Choosing/Sorting/Finding a font when creating new documents should be cake in Suitcase Fusion 2. If you are re-working an existing document created with Extensis’s patented Font Sense technology (included in Font Reserve, Suitcase for Windows 11, Suitcase Fusion and Suitcase Fusion 2) then there is no need to search at all for a font as your fonts are auto-activated for you when you open the document. If you are not using our auto-activation plug-ins for InDesign, Illustrator and QuarkXPress then once again,  you’re doing it the hard way.

As the immortal Merlin Mann says in his « Inbox Zero » tech talk, if you’re a sandwich maker, your job is to make sandwiches not organize food orders into neat little paper stacks, meaning don’t obsess about the wrong things, obsess about the right things that bring you joy. Don’t get lost spending weeks « organizing your fonts » when you could be creating. All you have to do is drag and drop your entire big scary messy font folder of 5,000 fonts into SF2 and let it organize them for you. SF2 will sort out your duplicates, check for corruption, OS compatibility, and extract the metadata (name, foundry, class, version, etc.) of all your fonts for you in the time it takes to enjoy a nice margarita. It can be that easy if you let go of the idea that it has to be hard.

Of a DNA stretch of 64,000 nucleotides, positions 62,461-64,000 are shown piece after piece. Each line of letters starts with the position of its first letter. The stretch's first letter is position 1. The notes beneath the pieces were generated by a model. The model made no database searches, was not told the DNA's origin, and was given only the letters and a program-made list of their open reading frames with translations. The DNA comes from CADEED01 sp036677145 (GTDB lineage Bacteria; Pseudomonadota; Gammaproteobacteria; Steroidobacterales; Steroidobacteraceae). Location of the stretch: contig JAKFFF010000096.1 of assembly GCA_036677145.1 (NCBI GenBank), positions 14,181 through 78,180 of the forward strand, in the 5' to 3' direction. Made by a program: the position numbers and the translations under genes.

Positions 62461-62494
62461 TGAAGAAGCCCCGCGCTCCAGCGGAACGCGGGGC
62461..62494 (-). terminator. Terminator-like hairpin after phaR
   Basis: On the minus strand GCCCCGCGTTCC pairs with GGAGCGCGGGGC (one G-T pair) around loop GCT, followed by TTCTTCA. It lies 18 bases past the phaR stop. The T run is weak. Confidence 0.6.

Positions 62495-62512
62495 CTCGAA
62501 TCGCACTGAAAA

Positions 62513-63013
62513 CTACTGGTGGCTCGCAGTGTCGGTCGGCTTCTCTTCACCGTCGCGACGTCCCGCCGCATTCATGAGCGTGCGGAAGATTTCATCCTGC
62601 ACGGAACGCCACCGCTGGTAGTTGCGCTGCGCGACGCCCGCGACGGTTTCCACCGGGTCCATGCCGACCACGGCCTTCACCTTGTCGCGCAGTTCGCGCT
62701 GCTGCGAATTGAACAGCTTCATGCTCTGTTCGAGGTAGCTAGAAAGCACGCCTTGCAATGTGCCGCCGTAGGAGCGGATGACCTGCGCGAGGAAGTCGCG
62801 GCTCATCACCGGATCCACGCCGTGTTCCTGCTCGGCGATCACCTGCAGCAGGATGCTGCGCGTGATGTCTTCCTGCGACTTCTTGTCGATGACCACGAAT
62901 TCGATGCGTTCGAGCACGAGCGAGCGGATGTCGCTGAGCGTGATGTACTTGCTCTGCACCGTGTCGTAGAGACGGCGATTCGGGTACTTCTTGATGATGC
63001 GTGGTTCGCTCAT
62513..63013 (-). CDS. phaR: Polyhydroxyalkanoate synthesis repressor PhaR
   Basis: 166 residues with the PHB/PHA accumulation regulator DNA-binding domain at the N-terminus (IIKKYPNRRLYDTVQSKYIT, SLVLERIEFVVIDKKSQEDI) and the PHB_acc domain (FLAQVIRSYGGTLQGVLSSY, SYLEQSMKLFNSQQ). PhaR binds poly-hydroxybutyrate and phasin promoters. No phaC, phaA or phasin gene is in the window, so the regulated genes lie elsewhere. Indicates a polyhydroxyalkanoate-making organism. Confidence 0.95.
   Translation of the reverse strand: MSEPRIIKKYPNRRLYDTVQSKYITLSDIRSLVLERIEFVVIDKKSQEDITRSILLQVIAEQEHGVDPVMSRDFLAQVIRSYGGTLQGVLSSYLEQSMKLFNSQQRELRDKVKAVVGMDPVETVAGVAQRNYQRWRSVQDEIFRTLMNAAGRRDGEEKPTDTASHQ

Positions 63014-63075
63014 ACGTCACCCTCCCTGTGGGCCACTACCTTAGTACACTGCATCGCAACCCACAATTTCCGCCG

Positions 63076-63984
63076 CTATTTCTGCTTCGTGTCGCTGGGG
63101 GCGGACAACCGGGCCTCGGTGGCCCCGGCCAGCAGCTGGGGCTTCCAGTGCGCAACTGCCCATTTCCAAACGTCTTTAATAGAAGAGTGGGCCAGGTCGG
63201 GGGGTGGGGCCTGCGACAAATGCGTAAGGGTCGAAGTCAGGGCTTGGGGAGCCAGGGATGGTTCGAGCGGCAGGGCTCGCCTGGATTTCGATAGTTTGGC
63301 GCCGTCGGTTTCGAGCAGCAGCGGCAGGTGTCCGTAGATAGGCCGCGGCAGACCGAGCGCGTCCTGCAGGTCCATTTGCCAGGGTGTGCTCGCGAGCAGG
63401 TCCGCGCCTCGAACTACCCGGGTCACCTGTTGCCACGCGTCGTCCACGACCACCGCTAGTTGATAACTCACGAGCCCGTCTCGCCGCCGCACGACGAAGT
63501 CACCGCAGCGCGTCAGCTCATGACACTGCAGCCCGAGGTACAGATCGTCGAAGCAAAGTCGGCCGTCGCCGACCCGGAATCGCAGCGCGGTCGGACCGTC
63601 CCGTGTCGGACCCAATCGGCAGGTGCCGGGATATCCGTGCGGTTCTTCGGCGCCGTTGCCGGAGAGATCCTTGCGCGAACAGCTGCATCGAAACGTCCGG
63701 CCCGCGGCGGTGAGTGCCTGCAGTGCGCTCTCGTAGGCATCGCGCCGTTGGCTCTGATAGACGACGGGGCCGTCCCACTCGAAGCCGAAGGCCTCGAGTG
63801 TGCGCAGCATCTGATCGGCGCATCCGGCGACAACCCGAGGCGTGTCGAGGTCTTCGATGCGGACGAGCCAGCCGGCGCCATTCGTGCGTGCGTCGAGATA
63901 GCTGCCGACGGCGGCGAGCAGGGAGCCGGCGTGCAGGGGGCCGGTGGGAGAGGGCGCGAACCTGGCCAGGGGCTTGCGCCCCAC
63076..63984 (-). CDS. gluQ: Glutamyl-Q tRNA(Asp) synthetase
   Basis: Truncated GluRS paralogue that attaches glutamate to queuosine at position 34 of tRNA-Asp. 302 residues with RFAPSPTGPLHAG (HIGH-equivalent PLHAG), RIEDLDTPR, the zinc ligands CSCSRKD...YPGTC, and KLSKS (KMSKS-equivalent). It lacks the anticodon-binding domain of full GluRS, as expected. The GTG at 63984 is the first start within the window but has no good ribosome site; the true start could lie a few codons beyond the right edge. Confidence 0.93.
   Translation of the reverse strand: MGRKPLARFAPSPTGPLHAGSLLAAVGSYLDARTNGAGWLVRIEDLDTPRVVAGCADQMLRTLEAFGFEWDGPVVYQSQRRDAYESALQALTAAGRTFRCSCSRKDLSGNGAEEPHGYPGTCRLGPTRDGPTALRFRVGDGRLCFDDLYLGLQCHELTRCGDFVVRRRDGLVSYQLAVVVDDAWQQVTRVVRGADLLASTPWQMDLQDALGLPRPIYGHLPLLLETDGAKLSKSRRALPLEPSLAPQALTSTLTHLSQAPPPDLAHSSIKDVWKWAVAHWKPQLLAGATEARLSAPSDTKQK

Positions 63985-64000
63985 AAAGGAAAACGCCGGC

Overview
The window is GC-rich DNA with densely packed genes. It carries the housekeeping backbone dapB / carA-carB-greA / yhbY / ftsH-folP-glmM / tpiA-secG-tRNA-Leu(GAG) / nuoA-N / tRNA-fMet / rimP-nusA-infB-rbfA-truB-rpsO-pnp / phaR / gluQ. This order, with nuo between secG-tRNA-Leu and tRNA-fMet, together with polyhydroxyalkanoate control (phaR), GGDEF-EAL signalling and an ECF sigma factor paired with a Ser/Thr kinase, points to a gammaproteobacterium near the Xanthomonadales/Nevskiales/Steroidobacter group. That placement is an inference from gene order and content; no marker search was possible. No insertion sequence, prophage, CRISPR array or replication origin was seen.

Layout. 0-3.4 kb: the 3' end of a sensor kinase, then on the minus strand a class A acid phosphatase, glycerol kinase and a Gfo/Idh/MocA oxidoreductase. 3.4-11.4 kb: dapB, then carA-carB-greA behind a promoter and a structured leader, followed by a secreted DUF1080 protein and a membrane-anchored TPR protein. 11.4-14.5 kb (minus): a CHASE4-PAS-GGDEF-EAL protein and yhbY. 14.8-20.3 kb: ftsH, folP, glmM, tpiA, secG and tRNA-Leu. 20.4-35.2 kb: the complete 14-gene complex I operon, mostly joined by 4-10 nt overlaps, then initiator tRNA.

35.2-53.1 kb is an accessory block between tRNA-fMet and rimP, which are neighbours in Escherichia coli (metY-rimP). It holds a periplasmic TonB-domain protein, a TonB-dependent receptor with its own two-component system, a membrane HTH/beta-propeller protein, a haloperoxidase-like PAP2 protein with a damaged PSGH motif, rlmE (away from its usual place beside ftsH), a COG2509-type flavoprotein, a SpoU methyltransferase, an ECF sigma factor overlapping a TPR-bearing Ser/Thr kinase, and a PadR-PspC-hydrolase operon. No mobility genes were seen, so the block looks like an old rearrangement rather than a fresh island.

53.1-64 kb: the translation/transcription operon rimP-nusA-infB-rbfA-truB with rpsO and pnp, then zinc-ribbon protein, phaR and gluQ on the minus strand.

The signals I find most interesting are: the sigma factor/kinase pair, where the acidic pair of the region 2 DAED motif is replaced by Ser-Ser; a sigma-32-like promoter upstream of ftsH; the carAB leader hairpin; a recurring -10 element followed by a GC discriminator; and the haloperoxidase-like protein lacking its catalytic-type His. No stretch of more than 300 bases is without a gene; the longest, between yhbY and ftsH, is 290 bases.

You’re a designer so focus on designing; don’t micromanage your font manager. Let Suitcase Fusion 2 do the heavy lifting for you and get back to spending your time doing the fun stuff. Now, all this talk about sandwiches and margaritas gives me an idea. Who’s up for happy hour?